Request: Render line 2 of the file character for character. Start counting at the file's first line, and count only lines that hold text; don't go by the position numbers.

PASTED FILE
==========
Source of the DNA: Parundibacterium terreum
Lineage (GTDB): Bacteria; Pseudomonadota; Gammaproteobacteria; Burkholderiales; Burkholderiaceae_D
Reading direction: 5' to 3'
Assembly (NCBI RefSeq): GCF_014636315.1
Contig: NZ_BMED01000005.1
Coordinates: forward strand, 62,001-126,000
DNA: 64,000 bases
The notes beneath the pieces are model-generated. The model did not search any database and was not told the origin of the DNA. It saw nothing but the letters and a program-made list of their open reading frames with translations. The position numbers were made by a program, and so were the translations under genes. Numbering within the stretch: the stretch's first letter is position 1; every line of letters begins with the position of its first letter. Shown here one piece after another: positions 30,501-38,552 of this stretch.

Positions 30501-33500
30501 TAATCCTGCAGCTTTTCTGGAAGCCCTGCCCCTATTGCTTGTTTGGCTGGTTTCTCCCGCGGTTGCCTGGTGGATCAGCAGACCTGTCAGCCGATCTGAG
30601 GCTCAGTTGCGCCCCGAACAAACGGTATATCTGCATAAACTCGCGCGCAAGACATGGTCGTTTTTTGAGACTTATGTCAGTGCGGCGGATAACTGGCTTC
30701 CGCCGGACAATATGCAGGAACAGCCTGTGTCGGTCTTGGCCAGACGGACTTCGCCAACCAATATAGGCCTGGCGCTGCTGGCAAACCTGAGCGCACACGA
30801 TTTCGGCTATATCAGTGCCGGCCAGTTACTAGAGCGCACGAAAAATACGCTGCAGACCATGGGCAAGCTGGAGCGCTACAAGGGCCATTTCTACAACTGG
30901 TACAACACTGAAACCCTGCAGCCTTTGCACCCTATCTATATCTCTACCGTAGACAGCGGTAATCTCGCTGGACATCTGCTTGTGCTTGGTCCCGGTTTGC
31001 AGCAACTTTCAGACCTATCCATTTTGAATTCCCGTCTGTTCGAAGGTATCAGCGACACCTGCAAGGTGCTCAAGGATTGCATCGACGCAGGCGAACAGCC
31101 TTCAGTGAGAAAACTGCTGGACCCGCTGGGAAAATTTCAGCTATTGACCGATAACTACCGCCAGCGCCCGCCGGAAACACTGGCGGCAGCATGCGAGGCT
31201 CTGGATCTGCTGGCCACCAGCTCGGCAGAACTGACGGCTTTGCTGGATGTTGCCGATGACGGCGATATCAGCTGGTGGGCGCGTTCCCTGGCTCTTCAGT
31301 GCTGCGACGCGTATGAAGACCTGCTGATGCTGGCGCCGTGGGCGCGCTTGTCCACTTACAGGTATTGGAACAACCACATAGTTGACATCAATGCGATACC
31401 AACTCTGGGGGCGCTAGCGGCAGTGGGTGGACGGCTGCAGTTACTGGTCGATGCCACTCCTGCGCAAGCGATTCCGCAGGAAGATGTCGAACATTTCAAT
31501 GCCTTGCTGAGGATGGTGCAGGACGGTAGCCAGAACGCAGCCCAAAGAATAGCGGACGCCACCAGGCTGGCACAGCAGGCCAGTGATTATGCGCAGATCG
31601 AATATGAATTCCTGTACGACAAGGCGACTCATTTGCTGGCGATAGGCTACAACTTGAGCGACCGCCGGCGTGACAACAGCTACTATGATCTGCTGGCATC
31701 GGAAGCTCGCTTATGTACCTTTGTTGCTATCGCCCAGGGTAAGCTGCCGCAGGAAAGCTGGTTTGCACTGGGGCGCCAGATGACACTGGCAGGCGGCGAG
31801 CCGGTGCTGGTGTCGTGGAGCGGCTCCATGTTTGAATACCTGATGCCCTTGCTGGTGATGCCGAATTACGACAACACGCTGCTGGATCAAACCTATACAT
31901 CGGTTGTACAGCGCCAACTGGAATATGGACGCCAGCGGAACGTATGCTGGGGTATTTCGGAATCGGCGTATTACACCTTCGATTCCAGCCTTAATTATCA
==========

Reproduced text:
Lineage (GTDB): Bacteria; Pseudomonadota; Gammaproteobacteria; Burkholderiales; Burkholderiaceae_D